Welcome to The Land of the Thunder Dragon
The Kingdom of Bhutan is a magical country nestled in the eastern Himalayas and where the King rules by a 72 page document entitled Gross National Happiness. Any experience in this Buddhist country, is a rare and unique cultural adventure.
Bhutan is flanked by India to the south, west and east, Tibet and China to the north, and has a famous neighbor, Nepal. But Bhutan’s rugged landscape and unique cultural and spiritual grandeur have caused it to be touted as an oasis of innocence in a frenzied and competitive world—a kingdom where compassion and wisdom are the benchmarks against which all things are measured. And, unlike Nepal, Bhutan’s rigid tourist restrictions close these treasures to many foreigners which only make it more tantalizing as a destination for adventure and spiritual seekers.
The country of Bhutan is one of the few places on earth that has never been colonized—boasting of a heritage going back to prehistoric times. With belief systems steeped in magic and mysticism, they have protected their natural environment as a haven that World Wildlife Fund calls, the ‘hot spot of biodiversity’. As a deeply Buddhist country, the Western world has labeled Bhutan as The Last Shangrila.
In addition to being one of the most recent nations to accept TV and Internet (1999), and install a democratic government, Bhutan is home to the highest unclimbed mountain on the planet, Gangkhar Puensum (24,840 ft.). It is a testament to Bhutan’s leadership that it rejected revenues from foreign climbers and instead prioritized the spiritual wishes of villagers that the mountain remain untouched.
Bhutan has fewer cars than cattle, and no traffic lights or McDonalds. There are more monks than military personnel and social progress is measured NOT not in terms of economic development or GDP, but in terms of happiness, as defined in their ruling document entitled Gross National Happiness.
For a small nation, it dares to be different. As there are revolutions around the world rivaling corrupt leaders, Bhutan’s absolute monarch the 4th King, not only abdicated the throne to his son against the wishes of the people, but initiated a transition into democracy to give more power over to an elected government and its citizens. But despite this switch up in power, the country remains deeply in love with its Royal Family and this heartfelt loyalty is palpable.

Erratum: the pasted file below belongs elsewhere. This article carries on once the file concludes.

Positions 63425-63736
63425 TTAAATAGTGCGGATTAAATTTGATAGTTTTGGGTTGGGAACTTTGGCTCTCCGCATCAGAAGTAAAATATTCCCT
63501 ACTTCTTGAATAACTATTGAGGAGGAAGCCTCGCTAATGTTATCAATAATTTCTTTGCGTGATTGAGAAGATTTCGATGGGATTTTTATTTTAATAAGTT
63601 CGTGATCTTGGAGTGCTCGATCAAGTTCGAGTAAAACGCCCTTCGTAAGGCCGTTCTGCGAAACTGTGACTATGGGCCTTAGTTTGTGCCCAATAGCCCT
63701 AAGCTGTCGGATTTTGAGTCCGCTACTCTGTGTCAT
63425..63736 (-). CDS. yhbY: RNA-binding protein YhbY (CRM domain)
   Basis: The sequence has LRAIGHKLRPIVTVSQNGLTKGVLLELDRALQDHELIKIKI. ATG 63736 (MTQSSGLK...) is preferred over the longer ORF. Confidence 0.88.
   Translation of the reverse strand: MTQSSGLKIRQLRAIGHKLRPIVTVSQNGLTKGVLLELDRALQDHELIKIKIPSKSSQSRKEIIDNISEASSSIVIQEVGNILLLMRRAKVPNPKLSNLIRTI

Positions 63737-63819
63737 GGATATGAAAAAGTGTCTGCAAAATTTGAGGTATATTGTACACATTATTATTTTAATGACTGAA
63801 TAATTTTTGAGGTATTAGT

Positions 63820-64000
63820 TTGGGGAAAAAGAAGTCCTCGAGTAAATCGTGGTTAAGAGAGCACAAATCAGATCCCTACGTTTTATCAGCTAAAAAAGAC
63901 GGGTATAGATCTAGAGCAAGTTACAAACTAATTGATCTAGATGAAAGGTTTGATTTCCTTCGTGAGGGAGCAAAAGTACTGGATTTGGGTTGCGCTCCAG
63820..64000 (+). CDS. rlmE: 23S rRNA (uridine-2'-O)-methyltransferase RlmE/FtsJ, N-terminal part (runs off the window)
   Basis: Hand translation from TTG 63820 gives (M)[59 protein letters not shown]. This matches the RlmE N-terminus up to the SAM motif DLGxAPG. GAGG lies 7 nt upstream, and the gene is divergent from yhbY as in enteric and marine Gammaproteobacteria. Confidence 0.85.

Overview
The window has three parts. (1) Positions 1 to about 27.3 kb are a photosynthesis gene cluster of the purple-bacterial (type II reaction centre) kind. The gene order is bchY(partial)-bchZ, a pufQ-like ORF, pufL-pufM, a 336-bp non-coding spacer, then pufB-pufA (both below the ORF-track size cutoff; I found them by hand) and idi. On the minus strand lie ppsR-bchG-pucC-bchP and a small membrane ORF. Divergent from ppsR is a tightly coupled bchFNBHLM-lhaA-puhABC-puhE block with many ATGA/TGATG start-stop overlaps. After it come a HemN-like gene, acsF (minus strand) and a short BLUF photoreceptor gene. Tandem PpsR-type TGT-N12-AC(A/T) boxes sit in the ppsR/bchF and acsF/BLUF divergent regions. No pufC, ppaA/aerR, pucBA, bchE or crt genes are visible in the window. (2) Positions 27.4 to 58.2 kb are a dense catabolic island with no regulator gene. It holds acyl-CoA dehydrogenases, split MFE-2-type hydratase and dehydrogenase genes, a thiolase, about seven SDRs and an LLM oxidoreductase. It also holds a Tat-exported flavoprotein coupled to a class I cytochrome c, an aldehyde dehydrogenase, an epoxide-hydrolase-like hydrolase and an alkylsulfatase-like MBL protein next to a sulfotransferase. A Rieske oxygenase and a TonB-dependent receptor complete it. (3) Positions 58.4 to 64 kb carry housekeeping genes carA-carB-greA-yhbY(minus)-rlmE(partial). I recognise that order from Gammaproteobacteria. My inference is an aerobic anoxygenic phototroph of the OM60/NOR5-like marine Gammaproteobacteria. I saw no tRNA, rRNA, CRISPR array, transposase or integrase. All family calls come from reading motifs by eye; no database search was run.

Bhutan houses less than 1 million people; 70 times smaller than that of its southern neighbor India and 205 times smaller than the northern neighbor China. Yet it has remained harmonious with these giants while maintaining its own unique and traditional culture. And while capturing the hearts of less than thirty thousand visitors that the country allows in every year.
The peacefulness of Bhutan’s predominant Buddhist tradition flourishes in harmony with those of other faiths in country. This tranquility permeates the air and every being; human, cow, yak, dog, chicken and horse, exude this sense of ease in the Land of the Thunder Dragon.
Experience the essence of Bhutan.
Come for an adventure, and stay for the cultural experience of a life time.
Interesting Sights Along the Route
Bumthang is one of the most historic dzongkhags and has a number of ancient temples and sacred sites. Bumthang directly translates as “beautiful field”. “Thang” means field or flat place, and “Bum” is said be an abbreviation of “bumpa” (a vessel for holy water, thus describing the shape and nature of the valley).
Trongsa, means “new village” in Dzongkha. Trongsa Dzong, built in 1644, used to be the seat of power of the Wangchuck dynasty before becoming rulers of Bhutan in 1907. The dzong controlled east-west trade for centuries and the only road connecting eastern and western Bhutan before the advent of modern roads, passed through the courtyard of the dzong.
Wangdue Phodrang dzong was built in 1638. The name is said to have been given by the Shabdrung Ngawang Namgyal who was searching for the best location for a dzong to prevent incursions from the south. The word “Wangdue” means unification of Country, and “Phodrang” means Palace in the national language dzongkha.
Thimphu is the capital and largest city of Bhutan. The city became the capital of Bhutan in 1961. The city is spread out longitudinally in a north-south direction on the west bank of the valley formed by the Wang Chuu, also known as the Thimphu Chuu.